Stefanos Tsitsipas under fire over ball kid incident at Australian Open

The Greek tennis player came very close to being defaulted during his match against Jiri Lehecka.

Stefanos Tsitsipas, pictured here coming very close to being defaulted at the Australian Open.
Stefanos Tsitsipas came very close to being defaulted at the Australian Open. Image: Getty/Channel 9

Stefanos Tsitsipas came perilously close to being defaulted at the Australian Open on Tuesday night after hitting a ball in anger and nearly connecting with a ball kid. The Greek star advanced to the semi-finals after dispatching Jiri Lehecka 6-3 7-6 (7-2) 6-4 on Rod Lavera Arena.

However the victory didn't come without controversy after Tsitsipas was called out for his 'dangerous' actions in the third set. After losing a point, the third seed angrily whacked a ball at the back wall.

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Tsitsipas didn't realise a ball kid had started moving towards the ball, and it nearly connected with the youngster. In the end the ball didn't come too close to hitting the ball kid, but the match nearly ended in disaster for Tsitsipas.

"Tsitsipas just got really lucky," Jim Courier said on Channel 9. "He swings in anger and it nearly hits the ball kid, and if it does, he's shaking hands a loser in this match.

"You cannot do that. You have to be careful. That was dangerous."

According to the ATP rule book: "Players shall not violently, dangerously or with anger hit, kick or throw a tennis ball while on the grounds of the tournament site except in the reasonable pursuit of a point during a match (including warm-up). "For purposes of this rule, abuse of balls is defined as intentionally or recklessly hitting a ball out of the enclosure of the court, hitting a ball dangerously or recklessly within the court or hitting a ball with disregard of the consequences."

Stefanos Tsitsipas, pictured here hitting a ball in anger that nearly connected with a ball kid.
Stefanos Tsitsipas hit a ball in anger that nearly connected with a ball kid at the Australian Open. Image: Channel 9

Tsitsipas addressed the incident in his post-match press conference, playing down the seriousness of what happened. He said: "I saw the ball kid when the ball came back. I'm a professional tennis player. I was not aiming for the ball kid obviously. I saw the wall, just went back towards the ball.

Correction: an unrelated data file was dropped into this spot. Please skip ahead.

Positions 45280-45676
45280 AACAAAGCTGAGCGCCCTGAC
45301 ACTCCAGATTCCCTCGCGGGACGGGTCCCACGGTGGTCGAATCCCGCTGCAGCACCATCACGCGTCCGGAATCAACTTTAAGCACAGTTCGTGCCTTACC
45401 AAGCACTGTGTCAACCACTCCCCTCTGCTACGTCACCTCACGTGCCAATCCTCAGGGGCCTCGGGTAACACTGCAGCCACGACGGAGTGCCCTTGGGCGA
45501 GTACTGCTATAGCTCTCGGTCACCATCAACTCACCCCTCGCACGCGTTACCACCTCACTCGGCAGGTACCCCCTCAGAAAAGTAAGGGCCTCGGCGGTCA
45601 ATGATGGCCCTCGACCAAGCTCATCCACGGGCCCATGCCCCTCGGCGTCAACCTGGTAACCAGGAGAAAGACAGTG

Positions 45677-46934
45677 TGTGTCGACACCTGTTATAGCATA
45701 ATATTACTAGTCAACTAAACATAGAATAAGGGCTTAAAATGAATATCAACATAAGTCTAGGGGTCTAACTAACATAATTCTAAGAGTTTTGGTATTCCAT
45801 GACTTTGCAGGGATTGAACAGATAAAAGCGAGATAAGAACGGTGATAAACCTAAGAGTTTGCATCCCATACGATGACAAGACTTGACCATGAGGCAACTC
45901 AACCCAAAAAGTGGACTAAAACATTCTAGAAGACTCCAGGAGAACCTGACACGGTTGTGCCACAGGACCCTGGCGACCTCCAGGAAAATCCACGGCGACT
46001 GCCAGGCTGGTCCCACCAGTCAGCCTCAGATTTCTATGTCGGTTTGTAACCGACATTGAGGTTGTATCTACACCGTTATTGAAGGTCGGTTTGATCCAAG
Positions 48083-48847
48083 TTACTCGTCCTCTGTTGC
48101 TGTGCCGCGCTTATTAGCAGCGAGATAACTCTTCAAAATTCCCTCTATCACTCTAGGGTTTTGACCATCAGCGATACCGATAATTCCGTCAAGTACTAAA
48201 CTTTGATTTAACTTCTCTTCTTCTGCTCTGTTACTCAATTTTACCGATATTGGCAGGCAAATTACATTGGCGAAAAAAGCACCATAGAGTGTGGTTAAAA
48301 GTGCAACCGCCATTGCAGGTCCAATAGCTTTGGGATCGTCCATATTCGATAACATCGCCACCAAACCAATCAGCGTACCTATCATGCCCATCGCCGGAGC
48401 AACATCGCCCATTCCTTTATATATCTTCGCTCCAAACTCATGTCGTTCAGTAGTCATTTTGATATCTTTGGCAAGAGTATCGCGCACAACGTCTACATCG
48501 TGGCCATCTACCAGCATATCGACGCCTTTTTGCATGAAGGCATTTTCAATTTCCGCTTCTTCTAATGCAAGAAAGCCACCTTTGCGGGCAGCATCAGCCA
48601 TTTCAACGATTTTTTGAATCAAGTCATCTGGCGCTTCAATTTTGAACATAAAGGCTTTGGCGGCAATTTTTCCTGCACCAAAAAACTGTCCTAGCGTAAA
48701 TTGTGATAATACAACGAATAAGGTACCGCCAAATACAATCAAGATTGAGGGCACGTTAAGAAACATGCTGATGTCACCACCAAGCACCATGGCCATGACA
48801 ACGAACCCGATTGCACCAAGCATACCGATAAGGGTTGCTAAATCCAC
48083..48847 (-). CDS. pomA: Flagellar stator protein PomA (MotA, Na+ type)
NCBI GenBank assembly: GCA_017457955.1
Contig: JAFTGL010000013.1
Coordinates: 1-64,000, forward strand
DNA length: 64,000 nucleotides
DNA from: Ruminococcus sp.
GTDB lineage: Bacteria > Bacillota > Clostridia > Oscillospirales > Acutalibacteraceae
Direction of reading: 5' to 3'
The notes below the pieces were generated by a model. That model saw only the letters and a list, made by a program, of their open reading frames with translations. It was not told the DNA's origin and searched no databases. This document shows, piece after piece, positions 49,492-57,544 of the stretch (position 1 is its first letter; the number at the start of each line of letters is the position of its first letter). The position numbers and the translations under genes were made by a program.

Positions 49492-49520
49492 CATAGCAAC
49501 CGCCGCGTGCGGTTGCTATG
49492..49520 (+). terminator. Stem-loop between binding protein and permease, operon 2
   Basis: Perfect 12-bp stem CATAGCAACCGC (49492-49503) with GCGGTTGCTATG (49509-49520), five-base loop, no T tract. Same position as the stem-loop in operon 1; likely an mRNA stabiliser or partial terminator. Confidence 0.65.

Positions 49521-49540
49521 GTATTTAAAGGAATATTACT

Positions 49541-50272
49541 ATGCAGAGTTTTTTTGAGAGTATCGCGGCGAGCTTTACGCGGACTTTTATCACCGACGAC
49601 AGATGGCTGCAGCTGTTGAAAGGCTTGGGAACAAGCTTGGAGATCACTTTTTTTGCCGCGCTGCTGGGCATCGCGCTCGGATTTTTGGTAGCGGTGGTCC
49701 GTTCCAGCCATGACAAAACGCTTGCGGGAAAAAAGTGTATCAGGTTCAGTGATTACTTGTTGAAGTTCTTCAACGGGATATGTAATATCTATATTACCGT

"The kid, in my eyes, was pretty far away from me. Would have really had to miss to hit that ball kid. Of course, it's not nice even to hit it back towards the wall.

"I personally don't think I hit it too hard. What I did ... definitely I'm not happy about that. I shouldn't have done it. But it was part of the moment. My ball fell short, there was a little bit of frustration there. But things happen."

Novak Djokovic incident back in the spotlight

It brought back memories of a similar incident at Wimbledon last year in which Tsitsipas nearly hit a spectator with a ball he hit in frustration. Nick Kyrgios was left fuming when Tsitsipas wasn't defaulted, with the chair umpire allowing the Greek star to continue playing because he didn't hit anyone.

Novak Djokovic was involved in the most infamous default in recent memory when he hit a line judge with a ball he hit in anger at the US Open in 2020. The ball hit the line judge in the neck after Djokovic swiped it away in frustration, leaving officials with little choice but to disqualify him.

"Djokovic got defaulted at the US Open a few years back for swatting a ball ... it hit a linesperson," Courier said on Tuesday night. "But there are still people on the court, and if you hit them, you are automatically disqualified."

Tsitsipas is the highest-ranked player left at the Australian Open and will play Karen Khachanov on Thursday for a spot in the final. Khachanov earlier advanced when Sebastian Korda retired hurt in the third set with a wrist injury.

"It felt different this time from any other match but the most important thing is I found a solution," Tsitsipas said. "It was a very difficult three-setter, one of the most difficult ones I had so far in the competition.

"I had to deal with the ground strokes, they were coming over the racquet from the other side of the court much heavier, much deeper. So that was a task in which I really had to put my heart out there and give it my best."

with AAP

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